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Go On: “The World Ain’t Over ’Til It’s Over”

Illustration for article titled Go On: “The World Ain’t Over ’Til It’s Over”
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“Win At All Costas” is a rather enjoyable episode of Go On. It’s not a departure from the show’s basic format for ratings success, but it manages to pull it off well, and you know, if I, in turn, manage to lower my lofty expectations a hair, I might find the rest of the season enjoyable, too.

The operative word with Go On is light. It’s practically terrified of character drama, which is a bit odd considering that the show’s premise is formed around a grief support group. I’d love to, one day, see the show that can handle both the heavy and light aspects of a group of misfits dealing with intense life change, and I am disappointed Go On didn’t live up to what it could have been. But it doesn’t make much sense to drag it through the mud each week for failing in the exact same way, either.

So—given that Go On is almost exclusively invested in light humor, this episode does very well for itself. After Ryan is invited onto the Bob Costas show (featuring special guest BOB COSTAS!!), Mr. K makes it his life’s mission to replace Ryan’s deceased wife, Janie. This extends to cooking him meals, cheering him up after setbacks, and giving him pep talks before high-stakes events. Of course, Mr. K is not very good at any of these things, but the plotline gives Matthew Perry the chance to play the straight man, and that’s something he does with style.

Mr. K and Ryan make a good, even great, comedic pairing. Both actors seem to work best off of other people, instead of on their own. I observed that whenever Matthew Perry is forced to be comic himself, he tends to flounder a little. Maybe the humor is that he’s supposed to be awkward, and I’m not seeing it. But those scenes are consistently the weakest in the show. For example, in “Win At All Costas,” Ryan’s blank expression when he freezes up is supposed to be funny, enough that it’s used as a gag repeatedly, but I didn’t think it worked too well. But put that blank expression to use against Mr. K’s version of lasagna—M&Ms and cereal!—and it’s comedy gold. And Brett Gelman appears able to make anyone funny. He makes Bob Costas hilarious in their quick exchange, in which Mr. K forces Costas to confront his lost dreams as a “serious” reporter who talked about “philosophy” and “art.” Of course, from a plot perspective, this ruins everything, but who cares?

While the boys are up to their hijinks, the rest of their group is at a quinceañera. Fausta invites the group to her niece’s celebration—or to be exact, everyone except Anne. Anne spends the rest of the episode stomping around complaining that she is not a wet blanket as Fausta says, she is tons of fun, and everyone ought to pity her dammit because she has lots of problems and also loneliness!! Julie White is a hell of a scene-stealer, and this episode is no exception. She even briefly shows up to Ryan’s house to complain, and makes the scene that much funnier because it’s her and Mr. K in the same room.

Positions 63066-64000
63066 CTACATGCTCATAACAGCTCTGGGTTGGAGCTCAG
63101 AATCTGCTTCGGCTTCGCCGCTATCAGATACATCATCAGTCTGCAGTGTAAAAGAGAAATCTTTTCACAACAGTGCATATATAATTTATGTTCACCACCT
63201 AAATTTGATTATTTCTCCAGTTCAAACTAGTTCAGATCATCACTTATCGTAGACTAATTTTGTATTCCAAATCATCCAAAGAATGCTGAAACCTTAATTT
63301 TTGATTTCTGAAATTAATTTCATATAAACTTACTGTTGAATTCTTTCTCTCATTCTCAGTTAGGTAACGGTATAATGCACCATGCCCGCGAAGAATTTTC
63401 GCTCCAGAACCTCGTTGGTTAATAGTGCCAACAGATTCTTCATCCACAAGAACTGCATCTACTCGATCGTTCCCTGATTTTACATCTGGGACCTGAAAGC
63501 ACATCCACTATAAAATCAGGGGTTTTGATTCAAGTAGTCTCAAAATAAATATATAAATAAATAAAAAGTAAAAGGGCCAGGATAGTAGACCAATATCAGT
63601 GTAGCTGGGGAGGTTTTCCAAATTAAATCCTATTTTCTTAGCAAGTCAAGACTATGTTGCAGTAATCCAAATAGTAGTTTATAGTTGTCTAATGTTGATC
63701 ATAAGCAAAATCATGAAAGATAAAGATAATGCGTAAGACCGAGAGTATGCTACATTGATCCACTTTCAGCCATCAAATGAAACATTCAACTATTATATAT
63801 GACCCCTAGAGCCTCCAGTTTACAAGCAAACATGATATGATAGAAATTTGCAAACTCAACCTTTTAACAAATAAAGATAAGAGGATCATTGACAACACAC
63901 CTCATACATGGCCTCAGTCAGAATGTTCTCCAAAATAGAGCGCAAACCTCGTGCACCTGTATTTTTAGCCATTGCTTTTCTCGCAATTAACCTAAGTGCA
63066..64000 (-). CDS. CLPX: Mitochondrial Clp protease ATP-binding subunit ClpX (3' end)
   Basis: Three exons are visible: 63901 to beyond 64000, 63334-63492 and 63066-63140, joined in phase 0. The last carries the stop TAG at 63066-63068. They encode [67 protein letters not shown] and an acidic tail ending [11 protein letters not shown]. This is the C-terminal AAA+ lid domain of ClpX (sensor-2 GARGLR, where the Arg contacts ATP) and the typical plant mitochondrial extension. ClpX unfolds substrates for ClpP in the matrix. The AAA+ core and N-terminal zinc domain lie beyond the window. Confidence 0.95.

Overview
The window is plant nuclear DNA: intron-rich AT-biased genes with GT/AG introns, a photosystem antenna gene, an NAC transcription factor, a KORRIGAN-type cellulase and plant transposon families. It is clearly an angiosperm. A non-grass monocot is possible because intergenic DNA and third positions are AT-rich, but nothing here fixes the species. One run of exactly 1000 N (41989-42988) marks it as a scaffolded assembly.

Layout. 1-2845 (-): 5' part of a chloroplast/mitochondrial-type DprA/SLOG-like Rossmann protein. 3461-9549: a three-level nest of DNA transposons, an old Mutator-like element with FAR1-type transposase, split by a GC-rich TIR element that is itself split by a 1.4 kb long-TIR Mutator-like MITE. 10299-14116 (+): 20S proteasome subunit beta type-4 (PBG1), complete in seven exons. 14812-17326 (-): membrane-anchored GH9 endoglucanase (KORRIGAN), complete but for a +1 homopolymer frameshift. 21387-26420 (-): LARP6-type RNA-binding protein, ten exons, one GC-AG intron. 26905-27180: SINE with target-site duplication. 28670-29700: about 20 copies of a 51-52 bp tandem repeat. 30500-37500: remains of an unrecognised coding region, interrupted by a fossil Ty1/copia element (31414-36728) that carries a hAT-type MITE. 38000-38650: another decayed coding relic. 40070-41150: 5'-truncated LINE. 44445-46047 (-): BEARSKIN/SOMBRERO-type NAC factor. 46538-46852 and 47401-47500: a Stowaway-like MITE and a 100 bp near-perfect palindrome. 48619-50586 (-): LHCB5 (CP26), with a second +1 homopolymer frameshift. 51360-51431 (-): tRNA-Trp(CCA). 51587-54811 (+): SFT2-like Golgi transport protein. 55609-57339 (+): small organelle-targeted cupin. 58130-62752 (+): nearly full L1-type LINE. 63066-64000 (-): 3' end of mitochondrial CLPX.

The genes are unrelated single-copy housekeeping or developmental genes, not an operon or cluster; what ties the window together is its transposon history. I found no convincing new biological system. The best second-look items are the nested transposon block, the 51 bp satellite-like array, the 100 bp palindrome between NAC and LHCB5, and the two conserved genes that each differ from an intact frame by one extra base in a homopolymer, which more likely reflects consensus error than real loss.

Considering that Anne is now anchoring whole subplots herself, I wish the writers would dial back Perry’s scenes to give Julie White more room to have fun. Perry doesn’t handle drama and comedy well when mixed—he seems to veer too far in either direction, which in turn suggests why the show has stayed so determinedly lighthearted. But White manages it with aplomb. In this episode, Anne crashes the quinceañera, in time to observe that Fausta’s honoring her grief in her own way, by leaving a table empty to commemorate those who her family has lost. Then Anne goes up to Fausta and cries and it’s all very touching. The episode ends with Anne in a pink ruffled dress, so absolutely nothing else could have made it better.


I’d love to see a little more range with the characters, but I’m getting the impression that Perry’s stipulations on his contract or limitations as an actor is holding the show back. It seems a little off from what the rest of the characters are doing, and what the show could be moving towards. Still, this was a fine episode, with a good balance of work, support group, sports, and non-sports to keep things moving.

Stray observations:

  • “I brought you lunch.” “This is just pictures of food.”
  • The Fibonacci sequence: a hoax designed to create order out of chaos. Hard-hitting journalism indeed! You go, Bob Costas, you go.